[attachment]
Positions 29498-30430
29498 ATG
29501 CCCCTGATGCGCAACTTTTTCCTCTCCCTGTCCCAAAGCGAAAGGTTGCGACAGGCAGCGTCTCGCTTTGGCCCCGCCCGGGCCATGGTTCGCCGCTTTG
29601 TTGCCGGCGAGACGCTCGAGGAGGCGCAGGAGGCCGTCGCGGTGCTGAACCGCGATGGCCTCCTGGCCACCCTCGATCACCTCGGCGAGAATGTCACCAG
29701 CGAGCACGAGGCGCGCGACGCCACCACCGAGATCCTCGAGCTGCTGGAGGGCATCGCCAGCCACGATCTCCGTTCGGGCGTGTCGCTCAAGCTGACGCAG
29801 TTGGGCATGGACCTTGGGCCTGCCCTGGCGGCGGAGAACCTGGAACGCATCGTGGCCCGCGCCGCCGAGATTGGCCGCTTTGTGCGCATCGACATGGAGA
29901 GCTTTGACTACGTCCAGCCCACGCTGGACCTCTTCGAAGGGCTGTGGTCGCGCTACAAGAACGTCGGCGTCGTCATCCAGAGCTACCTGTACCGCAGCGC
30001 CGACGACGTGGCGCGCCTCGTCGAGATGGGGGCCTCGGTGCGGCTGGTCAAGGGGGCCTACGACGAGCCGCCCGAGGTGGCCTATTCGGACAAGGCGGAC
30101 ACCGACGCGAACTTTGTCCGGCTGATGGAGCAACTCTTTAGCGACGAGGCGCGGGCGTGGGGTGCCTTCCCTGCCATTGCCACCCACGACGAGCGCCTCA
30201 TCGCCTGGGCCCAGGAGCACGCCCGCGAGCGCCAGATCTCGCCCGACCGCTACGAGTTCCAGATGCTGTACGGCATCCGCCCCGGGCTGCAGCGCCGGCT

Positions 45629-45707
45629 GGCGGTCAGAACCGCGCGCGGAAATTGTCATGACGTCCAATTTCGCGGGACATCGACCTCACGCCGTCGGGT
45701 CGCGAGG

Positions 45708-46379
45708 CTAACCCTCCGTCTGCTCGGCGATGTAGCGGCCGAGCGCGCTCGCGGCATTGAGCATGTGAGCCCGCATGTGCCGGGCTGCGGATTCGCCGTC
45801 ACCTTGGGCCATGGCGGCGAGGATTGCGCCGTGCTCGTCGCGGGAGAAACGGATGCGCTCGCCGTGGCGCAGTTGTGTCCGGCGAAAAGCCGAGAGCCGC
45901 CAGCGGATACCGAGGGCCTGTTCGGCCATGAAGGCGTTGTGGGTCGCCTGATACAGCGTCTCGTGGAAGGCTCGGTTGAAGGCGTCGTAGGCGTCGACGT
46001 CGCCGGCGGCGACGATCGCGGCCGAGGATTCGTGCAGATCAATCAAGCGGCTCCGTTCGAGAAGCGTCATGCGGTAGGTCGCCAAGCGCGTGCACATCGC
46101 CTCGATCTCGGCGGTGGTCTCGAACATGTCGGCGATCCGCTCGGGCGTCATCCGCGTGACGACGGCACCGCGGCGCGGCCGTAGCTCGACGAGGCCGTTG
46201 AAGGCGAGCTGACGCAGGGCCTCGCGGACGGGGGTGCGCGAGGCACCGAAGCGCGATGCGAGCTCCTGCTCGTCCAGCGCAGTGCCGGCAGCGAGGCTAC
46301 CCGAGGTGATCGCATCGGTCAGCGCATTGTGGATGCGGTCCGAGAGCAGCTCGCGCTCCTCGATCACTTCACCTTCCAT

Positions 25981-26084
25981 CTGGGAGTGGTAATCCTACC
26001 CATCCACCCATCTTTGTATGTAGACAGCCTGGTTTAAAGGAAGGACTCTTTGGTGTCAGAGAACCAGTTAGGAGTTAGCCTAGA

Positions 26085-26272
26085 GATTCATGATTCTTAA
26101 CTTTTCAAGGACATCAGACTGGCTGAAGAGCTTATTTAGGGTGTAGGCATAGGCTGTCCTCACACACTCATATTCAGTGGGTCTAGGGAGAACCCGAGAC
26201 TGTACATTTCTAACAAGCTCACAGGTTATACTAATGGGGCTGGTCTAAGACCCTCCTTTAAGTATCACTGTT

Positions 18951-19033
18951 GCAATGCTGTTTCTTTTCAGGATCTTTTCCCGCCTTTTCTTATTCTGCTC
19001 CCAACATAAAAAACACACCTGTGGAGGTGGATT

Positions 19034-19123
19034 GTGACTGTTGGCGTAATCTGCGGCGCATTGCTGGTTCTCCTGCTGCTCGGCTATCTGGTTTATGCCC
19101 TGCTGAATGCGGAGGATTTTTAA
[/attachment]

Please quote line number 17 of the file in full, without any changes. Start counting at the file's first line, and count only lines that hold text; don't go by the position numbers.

45901 CAGCGGATACCGAGGGCCTGTTCGGCCATGAAGGCGTTGTGGGTCGCCTGATACAGCGTCTCGTGGAAGGCTCGGTTGAAGGCGTCGTAGGCGTCGACGT